West Cocalico hopes to give speeding a red light

By on July 25, 2018

In delivering a police report to West Cocalico supervisors at their July 17 meeting, Ephrata Police Lt. Tom Shumaker discussed traffic issues in the township with two members of the board, James J. Stoner and Leon Eby. Supervisor Jeff Sauder was absent.

The police report showed 16 traffic citations for the month of June, and 14 vehicle crashes. Supervisors asked if the number of crashes was high, and why there were so many collisions that month — whether, for example, high school students on summer break might be sowing their wild oats in dangerous ways.

Shumaker did not attribute the crash rate to anything specific.

“We had a busy month,” he said, adding some good news: fatal crashes, he said, have been down in recent months.

Many serious crashes, Shumaker said, are speed-related; supervisors discussed problem areas.

“South Cocalico Road is bad,” Stoner said, also mentioning the intersection of Sportsman’s Road and route 897.

Shumaker also reported a finished speed enforcement detail on Main Street, where the department issued over a dozen citations recently. He noted that stop sign violations are a problem, talking about one scofflaw he cited who didn’t even slow down much.

“He sailed straight through it,” Shumaker said.

Stoner also mentioned problems at stop signs, ascribing a kind of lemming-like behavior to lines of stopped drivers.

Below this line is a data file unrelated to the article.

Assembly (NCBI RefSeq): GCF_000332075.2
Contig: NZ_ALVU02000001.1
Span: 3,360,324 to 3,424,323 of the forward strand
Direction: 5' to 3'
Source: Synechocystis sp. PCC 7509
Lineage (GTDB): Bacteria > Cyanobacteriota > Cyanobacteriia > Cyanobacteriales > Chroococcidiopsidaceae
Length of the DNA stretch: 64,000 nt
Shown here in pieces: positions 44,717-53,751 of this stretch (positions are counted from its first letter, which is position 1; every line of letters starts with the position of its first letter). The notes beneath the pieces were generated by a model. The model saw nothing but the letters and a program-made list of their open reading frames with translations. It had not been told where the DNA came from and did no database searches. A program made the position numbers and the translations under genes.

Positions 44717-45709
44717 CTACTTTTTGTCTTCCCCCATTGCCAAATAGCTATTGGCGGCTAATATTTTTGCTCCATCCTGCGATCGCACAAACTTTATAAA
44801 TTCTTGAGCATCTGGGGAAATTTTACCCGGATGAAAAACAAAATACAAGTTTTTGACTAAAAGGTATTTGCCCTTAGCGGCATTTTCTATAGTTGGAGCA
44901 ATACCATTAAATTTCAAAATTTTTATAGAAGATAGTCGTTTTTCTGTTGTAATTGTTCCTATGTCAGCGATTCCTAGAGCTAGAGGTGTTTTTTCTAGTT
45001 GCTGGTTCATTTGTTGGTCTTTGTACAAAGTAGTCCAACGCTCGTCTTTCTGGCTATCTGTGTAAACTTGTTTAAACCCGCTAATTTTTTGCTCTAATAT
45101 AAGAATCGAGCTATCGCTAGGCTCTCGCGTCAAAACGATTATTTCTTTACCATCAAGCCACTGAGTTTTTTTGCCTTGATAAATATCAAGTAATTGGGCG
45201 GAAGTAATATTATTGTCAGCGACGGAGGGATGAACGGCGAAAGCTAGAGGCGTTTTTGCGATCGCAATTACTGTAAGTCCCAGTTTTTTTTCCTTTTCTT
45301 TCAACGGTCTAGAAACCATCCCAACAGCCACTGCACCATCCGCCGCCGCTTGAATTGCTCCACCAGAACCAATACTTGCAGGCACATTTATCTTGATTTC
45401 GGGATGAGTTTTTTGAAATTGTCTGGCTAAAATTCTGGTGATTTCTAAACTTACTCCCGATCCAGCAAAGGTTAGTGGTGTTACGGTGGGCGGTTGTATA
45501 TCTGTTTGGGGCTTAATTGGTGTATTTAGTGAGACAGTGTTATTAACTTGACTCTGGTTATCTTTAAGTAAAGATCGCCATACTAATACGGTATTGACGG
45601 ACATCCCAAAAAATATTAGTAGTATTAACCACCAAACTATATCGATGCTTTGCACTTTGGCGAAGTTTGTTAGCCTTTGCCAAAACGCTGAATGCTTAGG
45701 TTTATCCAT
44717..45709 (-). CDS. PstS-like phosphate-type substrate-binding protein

“When there’s a line of vehicles,” he said, “when the one goes, the others keep following after.”

Supervisor Leon Eby asked Shumaker about fireworks violations, in the wake of the busy Fourth of July season.

“I’m not aware that we made any arrests in any municipalities,” Shumaker said, noting new laws that make additional types of fireworks legal in Pennsylvania this year. “I know we do get a lot of complaints about fireworks.”

“I don’t know what they’re setting off, but it’s loud,” Stoner said of a possibly unrelated noise issue. “It shakes the windows down at my place… I don’t know where it’s coming from.”

Later in the meeting, township manager Carolyn Hildebrand gave the township a thumbs-up on finances.

“I feel like we’re doing really well financially,” she said, reporting that revenues are tracking higher than projected in the budget, with expenses staying right about on track.

Supervisors also discussed a new project in collaboration with the regional sewer authority, to buy a plot of land for a new treatment plant. Stoner said the state requires the township to complete its plan by the end of the year.

“I don’t anticipate any reason why we won’t have that done,” he said. “We’ve already asked for three extensions. I don’t know if they would give us another one.”

Hildebrand said a plan proposal should be available to the public in September.

Justin Stoltzfus is a correspondent for the Ephrata Review.

 

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